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Old 04-28-2009, 05:10 PM   #28 (permalink)
Jim Bullis
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Join Date: Jul 2008
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Lets be fair!!!???

Hi Ernie,

I first noticed your headline and my reaction was someone was thinking that EVs were not getting a fair shake in the mpg game. Quite the contrary, it was you in control. (I was sorry to see that Ken Fry seems to have given up his reform efforts in the face of the XPRIZE final rule determination.)

Glad to see you are still a strong force for technical sanity in the "eco" or "green" world. I am convinced that there are few in this world who stayed awake during freshman physics class.

However, I have firmed up my position that the efficiency of coal fired power plants is the governing process efficiency for all plug-ins in USA or any country where the use of coal is not serverely penalized. This efficiency is 33%. Of course, the whole thing is nonsense when it comes to MPG, equivalent or not, since it just can not be upheld in logic, like adding apples and oranges.

It is more important to convert to CO2 emissions. This can be done with some rationality, though usually it is not.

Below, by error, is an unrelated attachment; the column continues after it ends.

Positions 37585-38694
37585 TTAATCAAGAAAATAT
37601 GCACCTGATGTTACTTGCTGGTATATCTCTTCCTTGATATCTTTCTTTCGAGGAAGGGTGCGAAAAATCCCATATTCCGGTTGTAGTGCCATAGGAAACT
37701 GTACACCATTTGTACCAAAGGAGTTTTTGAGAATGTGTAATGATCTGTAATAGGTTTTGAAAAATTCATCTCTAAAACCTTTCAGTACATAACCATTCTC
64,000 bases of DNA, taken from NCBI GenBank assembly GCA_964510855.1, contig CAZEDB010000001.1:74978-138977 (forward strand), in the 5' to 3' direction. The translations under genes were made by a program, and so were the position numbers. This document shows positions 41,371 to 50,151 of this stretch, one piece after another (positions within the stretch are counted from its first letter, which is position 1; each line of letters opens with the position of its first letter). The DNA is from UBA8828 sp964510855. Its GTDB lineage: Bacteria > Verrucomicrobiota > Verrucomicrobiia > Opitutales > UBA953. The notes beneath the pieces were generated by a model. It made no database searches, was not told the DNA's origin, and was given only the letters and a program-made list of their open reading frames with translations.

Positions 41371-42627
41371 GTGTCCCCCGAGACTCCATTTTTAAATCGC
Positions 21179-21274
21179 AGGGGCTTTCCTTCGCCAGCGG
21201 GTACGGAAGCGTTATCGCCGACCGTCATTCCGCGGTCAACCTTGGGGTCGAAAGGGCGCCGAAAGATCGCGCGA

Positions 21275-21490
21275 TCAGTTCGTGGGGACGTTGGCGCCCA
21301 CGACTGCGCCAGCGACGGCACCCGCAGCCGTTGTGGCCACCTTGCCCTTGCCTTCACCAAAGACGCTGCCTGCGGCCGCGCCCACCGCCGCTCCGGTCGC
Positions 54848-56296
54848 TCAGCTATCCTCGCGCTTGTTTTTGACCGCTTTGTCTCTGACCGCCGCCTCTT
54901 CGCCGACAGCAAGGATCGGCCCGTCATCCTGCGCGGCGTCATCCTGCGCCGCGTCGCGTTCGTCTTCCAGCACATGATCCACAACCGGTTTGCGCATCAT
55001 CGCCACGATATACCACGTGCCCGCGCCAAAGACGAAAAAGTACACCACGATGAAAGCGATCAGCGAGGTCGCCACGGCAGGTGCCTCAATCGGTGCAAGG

The first question asked is, "What is the mix of power sources?" I maintain that this is irrelevant since only the lowest price source is relevant. All the more desirable forms of production are fully tapped out, and are not available to respond, regardless of who or how they get on line. I now realize that even California, which basically bans coal, is subject to the lowest priced source rule due to economic coupling through the natural gas market.

Economic coupling takes place when California turns off a coal plant and turns on a natural gas plant in its place. The impact of this is an increase in demand for natural gas, though slight, it is a national impact. That increase in natural gas demand would first be felt as a price increase in natural gas; however, as the rest of the power producers of North America sense such a price increase, they will be immediately motivated to increase their use of coal. The price of natural gas will then be returned to its previous equilibrium price. And that increase in the use of coal, any- and every- where in North America, will be the impact of that EV load.

So the CO2 calculation has to proceed on the basis of 33% efficiency as well as the 2X factor of coal CO2 per BTU compared to natural gas. Sure, thrown on 10% for coal transportation since that requires more energy than natural gas transportation. (If you have a better number I would defer to that.)

After all this, the electric vehicle still has merit as an efficient system where regenerative braking is made possible. The hybrid is the better way to make this work than the plug-in. And maybe more importantly, where the electric machinery enables a much more efficient car it is quite another matter. There is nothing bad about a car running on coal fired power if it uses a small fraction of the power that otherwise would be needed. So making the overall car into a low user of energy seems far the better action.

Any progresss in low rr tires?
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